I won’t apologize for calling it what it is.
Because it’s abusive to pick and choose which scriptures prevail and which ones get conveniently swept under the rug. Which ones are to be interpreted literally and which ones, under no circumstances, aren’t.
It’s abusive to decide which “sins” are permissible, as in humanly forgivable, and which “sins” are to be openly shamed. Which “sinners” are to be turned away and excommunicated, and which are to be welcomed with open, accepting arms.
It’s abusive to preach about agency — the will to make decisions for oneself — and then dictate what decisions must be made (or else).
It’s abusive to use your religion as a means for power and control over others.
It’s abusive to favor the men, to place them on pedestals, to hand them more power because of their penis, to believe the men before the women in dynamics of domestic abuse, to shame and discard the women after divorce but not the men who are the abusers.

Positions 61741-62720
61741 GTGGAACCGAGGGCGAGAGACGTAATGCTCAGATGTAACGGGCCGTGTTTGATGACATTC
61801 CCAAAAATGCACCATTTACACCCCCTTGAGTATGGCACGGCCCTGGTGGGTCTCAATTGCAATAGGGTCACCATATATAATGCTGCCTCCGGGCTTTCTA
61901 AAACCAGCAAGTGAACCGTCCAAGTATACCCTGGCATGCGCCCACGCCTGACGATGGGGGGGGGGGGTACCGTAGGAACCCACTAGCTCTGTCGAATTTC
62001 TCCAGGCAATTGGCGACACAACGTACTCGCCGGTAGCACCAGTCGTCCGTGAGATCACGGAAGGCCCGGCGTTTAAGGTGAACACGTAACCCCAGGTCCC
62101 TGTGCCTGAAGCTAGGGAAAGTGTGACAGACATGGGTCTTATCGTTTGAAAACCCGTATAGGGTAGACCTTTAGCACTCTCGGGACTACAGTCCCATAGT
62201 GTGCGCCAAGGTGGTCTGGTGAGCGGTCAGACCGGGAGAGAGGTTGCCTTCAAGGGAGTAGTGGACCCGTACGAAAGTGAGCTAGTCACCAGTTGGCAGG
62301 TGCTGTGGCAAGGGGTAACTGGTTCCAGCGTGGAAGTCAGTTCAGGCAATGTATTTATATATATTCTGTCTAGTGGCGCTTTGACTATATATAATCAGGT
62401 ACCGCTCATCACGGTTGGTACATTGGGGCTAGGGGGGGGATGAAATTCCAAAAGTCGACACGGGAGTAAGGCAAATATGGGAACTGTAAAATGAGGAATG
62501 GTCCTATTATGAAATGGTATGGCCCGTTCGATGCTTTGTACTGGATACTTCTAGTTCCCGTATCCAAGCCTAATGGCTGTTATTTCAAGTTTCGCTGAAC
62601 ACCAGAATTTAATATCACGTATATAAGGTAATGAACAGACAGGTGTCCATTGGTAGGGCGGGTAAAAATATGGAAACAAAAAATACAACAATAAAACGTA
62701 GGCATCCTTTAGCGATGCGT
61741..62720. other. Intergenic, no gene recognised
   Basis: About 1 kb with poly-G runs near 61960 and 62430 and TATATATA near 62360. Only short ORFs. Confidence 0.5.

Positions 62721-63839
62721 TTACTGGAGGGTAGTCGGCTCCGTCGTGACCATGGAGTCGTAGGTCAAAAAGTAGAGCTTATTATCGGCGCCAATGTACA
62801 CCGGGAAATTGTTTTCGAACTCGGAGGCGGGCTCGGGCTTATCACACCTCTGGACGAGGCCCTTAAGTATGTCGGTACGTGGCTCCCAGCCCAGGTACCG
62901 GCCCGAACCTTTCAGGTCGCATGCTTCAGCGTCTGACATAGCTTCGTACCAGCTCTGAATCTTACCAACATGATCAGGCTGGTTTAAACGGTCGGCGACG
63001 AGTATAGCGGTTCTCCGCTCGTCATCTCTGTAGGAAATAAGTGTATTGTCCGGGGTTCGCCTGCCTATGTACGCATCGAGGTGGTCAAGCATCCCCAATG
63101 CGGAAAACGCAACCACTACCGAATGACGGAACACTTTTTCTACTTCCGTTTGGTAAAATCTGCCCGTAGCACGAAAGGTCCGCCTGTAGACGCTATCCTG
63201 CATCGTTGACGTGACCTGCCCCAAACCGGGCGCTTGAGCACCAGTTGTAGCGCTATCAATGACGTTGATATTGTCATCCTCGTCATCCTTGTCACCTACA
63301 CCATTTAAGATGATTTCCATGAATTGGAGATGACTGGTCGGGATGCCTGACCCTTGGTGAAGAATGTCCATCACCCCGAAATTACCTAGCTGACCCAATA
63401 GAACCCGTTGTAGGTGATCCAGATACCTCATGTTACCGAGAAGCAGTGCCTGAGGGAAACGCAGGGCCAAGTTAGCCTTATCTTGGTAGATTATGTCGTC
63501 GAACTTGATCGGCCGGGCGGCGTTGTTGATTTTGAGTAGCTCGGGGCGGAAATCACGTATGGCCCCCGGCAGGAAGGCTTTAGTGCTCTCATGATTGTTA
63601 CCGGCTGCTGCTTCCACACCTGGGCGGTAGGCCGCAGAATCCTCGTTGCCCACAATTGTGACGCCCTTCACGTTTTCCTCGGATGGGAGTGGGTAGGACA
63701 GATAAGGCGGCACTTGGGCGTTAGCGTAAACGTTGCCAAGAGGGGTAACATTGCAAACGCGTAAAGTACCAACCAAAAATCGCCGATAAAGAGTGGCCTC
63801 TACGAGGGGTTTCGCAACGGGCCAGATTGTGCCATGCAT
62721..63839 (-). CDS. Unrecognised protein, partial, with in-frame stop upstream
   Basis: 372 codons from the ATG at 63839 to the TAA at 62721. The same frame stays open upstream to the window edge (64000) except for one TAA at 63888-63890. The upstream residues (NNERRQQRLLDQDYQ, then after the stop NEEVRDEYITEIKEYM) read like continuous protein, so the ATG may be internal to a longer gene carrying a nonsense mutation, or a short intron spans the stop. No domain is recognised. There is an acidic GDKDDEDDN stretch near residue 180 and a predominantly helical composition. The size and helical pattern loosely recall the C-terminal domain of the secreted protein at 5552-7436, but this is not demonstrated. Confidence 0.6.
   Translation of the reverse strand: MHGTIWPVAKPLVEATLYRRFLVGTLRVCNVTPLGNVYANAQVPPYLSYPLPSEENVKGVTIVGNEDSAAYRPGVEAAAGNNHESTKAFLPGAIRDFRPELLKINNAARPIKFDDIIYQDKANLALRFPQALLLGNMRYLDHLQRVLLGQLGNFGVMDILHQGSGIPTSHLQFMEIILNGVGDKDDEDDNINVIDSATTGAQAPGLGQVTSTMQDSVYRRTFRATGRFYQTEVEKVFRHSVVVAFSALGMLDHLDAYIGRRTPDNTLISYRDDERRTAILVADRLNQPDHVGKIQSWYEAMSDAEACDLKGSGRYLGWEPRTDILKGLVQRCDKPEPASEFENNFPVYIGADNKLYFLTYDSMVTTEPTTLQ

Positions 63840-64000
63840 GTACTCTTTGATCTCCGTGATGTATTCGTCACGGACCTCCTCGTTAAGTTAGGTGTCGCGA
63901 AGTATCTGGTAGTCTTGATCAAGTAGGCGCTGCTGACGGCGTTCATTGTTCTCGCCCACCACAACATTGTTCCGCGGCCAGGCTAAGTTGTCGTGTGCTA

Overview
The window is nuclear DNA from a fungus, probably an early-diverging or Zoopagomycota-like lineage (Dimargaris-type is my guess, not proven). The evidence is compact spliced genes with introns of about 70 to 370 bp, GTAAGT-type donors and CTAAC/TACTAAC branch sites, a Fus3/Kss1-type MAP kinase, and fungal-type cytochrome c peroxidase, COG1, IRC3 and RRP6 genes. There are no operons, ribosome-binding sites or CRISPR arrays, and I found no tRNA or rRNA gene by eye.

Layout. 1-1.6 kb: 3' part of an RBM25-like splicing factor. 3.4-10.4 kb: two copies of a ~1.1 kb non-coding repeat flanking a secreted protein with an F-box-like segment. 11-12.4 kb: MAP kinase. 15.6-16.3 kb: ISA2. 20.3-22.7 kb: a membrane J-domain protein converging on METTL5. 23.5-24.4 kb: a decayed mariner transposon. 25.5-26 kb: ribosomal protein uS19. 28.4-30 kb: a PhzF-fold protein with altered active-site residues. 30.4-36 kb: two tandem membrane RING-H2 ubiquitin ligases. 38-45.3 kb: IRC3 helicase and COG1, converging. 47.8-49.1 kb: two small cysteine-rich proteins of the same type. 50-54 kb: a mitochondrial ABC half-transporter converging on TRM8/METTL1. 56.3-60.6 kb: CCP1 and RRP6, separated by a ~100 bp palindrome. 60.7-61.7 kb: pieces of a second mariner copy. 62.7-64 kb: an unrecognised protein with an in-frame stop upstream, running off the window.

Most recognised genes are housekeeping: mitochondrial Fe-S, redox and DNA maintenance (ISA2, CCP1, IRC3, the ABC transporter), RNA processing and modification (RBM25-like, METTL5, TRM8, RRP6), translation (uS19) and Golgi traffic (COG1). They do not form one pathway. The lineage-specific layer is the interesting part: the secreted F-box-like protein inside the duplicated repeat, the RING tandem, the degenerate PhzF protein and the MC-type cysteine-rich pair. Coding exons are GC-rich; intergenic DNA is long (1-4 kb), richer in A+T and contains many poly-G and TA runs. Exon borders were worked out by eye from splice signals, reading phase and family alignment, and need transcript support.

Self-righteous judgment is abusive.
Misogyny is abusive.
The patriarchy — in church and beyond it — is abusive.
The double standards and hypocrisy of organized religion are abusive.
Demanding conformity is abusive.
Using the man-made church, and its doctrine, and all related, interwoven coercive control (defined by Laura Richards, a criminal behavior analyst, as a strategic pattern of behavior designed to exploit, control, create dependency, and dominate) is abusive.
And what’s more, as if all that isn’t enough, spiritual abuse enables domestic abuse.
I can’t and will never see it any other way,
because my life was forever changed by it.
I’m bettin’ the chances are good: yours was too.